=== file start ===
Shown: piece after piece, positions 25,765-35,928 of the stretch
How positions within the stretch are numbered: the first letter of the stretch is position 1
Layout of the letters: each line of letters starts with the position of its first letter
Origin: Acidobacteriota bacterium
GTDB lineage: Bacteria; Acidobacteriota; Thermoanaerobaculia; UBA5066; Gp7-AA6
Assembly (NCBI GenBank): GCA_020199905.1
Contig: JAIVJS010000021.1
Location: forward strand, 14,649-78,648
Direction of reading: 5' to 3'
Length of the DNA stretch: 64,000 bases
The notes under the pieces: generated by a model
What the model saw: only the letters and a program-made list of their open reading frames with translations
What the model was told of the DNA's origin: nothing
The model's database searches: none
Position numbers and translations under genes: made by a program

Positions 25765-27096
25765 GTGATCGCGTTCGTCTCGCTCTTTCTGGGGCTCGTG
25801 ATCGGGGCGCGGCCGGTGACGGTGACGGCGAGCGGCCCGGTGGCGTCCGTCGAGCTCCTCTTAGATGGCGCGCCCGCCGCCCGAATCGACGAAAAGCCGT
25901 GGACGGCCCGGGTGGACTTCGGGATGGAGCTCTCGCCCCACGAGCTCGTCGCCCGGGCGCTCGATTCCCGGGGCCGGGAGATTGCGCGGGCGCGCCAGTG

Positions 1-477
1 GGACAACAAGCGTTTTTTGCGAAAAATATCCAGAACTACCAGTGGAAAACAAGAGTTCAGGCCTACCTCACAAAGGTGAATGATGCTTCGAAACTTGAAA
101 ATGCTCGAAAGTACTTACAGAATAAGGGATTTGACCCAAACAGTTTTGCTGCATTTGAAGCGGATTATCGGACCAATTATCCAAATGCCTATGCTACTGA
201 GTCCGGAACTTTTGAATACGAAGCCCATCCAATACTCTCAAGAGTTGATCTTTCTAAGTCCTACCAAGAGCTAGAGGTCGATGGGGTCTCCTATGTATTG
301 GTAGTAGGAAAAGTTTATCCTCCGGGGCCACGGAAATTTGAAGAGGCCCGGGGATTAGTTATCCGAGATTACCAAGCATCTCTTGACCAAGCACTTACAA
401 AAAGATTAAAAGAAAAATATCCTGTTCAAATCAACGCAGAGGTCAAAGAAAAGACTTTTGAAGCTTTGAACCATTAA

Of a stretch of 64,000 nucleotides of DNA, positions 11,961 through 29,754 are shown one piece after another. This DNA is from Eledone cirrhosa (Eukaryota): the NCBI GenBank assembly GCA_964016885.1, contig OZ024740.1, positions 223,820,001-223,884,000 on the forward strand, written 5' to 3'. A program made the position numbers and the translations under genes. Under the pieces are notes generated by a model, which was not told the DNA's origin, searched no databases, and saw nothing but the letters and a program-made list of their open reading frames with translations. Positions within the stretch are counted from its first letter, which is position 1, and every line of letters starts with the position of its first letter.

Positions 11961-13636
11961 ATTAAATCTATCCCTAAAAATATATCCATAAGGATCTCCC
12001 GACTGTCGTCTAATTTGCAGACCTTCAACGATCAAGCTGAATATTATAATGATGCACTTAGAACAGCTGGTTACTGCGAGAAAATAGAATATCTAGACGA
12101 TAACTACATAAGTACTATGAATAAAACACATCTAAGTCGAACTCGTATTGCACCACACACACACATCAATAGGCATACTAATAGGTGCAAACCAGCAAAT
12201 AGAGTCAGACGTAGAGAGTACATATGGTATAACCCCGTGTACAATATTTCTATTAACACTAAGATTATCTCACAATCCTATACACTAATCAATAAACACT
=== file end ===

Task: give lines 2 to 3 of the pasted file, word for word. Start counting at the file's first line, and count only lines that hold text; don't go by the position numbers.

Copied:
How positions within the stretch are numbered: the first letter of the stretch is position 1
Layout of the letters: each line of letters starts with the position of its first letter